Letter from a Reader
Hello, Rick -
My wife and I were very pleased to meet you, if only (twice) momentarily, in Sorrento last month. Since you told us you depend much on readers'/tour members' feedback, I thought I'd pass on to you my account of our dinner at L'Antica Trattoria:
"Thursday night was dinner at L'Antica Trattoria. As we were shown to our table who should be at the next table but, again, Rick Steves. The Trattoria was one of his recommendations, and he was having at least one course there before moving on to another restaurant in town. We chatted briefly before he left, and he was pleased that we thought highly of the restaurant, saying that he depends as much on his readers' feedback as on actually revisiting restaurants, hotels, etc., himself.
"Our own meal started with a complimentary grapefruit juice & Campari cocktail (neither Patricia nor I is supposed to have grapefruit in any form because of the statins we take, but what the heck), then once again the complimentary fried zucchini blossom. My "primi" course was risotto verdura (parsley risotto, with the emphasis on parsley), followed by a fillet of sea bass baked in salt (wonderfully succulent with only a hint of brine). We both passed on dessert, but with the check came a generous helping of the same cream-stuffed profiteroles had for lunch on Tuesday. The wine for the evening was a superb red from Salerno (which up till then I thought could produce no great wine, being too far south and too warm), called Montevetrano (I found a bottle the next day in a local shop and brought it back to MN).
"Highlight of the meal, however, was not culinary at all. The restaurant had a wandering mandolin player entertaining the diners, mostly with Neapolitan favorites. When he came to our table, however, I suggested Rossini, and he obliged with a sprightly dance tune. He moved to the adjoining table and began playing something else, which I recognized immediately. When he finished, I said to him, 'Puccini,' 'Turandot,' and ' Nessun Dorma,', whereupon he went nuts, applauding me and shaking my hand. So that set the stage. He said, 'tell me this one,' and began to play once again. I first thought 'Il Trovatore,' and said as much, but he shook his head and played on. Then I got it, except that I couldn't remember the opera! The Italians in the house were all rooting for me, however, because it is the closest thing to an unofficial song of independence they have: I knew the story: Verdi composed this chorus, and it leaked to the public before the premiere, in 1842. It was immediately popular, and upon the opera's premiere the chorus received such a long, standing ovation that they performed an encore on the spot. I explained all this in an increasing fervor of frustration, exclaiming I knew it, I knew it, but couldn't name the opera! When he finished, he said to me, 'Na..., Na..., Naboo..., Naboo,' whereupon I exclaimed ' Nabucco!', he went nuts, shaking my hand over and over, and the entire room applauded. Patricia, who was observing the entire scene, allowed as how it was quite exciting for everyone."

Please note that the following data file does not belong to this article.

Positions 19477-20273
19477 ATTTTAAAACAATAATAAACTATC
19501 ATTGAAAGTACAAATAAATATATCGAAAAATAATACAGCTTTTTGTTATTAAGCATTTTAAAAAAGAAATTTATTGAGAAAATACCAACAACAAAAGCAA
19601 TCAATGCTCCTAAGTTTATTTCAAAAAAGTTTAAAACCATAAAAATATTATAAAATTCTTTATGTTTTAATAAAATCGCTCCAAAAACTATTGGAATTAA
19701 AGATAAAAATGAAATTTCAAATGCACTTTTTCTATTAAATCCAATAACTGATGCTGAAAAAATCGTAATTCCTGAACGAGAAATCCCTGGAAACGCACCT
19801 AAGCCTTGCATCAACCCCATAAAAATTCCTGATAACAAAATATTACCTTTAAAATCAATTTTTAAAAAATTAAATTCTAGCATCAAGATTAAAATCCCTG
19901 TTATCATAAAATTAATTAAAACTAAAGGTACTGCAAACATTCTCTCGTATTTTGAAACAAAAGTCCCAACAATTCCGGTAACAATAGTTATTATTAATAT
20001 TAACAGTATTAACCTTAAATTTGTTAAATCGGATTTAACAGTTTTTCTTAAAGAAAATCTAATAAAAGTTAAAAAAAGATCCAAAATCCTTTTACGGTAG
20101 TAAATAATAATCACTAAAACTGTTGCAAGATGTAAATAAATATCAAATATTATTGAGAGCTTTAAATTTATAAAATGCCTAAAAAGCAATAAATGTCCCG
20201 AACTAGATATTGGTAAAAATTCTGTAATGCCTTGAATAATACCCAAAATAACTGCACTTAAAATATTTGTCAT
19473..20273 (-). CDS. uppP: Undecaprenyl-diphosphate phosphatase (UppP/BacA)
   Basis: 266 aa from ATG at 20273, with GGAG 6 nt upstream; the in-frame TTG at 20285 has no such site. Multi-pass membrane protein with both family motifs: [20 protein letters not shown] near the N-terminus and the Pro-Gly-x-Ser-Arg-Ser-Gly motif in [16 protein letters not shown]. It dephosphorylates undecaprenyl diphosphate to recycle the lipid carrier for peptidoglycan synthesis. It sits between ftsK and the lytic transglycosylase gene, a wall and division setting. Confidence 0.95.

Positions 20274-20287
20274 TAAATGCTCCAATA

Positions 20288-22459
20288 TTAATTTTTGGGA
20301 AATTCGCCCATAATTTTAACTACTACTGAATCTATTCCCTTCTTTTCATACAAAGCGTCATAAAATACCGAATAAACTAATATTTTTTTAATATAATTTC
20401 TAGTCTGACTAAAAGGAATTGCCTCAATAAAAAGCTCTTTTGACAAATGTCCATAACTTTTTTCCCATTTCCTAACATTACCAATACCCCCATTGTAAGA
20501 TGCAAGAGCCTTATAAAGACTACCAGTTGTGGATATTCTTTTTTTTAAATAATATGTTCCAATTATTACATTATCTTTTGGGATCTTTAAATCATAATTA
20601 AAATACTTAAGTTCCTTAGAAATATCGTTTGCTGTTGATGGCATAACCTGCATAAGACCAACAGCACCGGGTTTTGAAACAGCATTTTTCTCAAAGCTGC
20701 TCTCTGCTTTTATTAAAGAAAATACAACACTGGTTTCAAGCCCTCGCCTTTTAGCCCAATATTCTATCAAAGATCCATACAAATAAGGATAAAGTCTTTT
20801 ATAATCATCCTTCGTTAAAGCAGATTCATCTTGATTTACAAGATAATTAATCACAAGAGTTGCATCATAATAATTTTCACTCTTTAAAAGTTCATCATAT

Finally, if interested you can see my "professional" photos of our Italy trip (no snapshots of you!) at http://www.shaynes.com/Italy_Sp_04.htm
The photos "Impressions of Naples" were taken during the walking tour detailed in your book. Those photos will remain online for years, in case you find a reason to link to them somewhere.
We are looking forward to our September Rick Steves' tour through Northern Italy.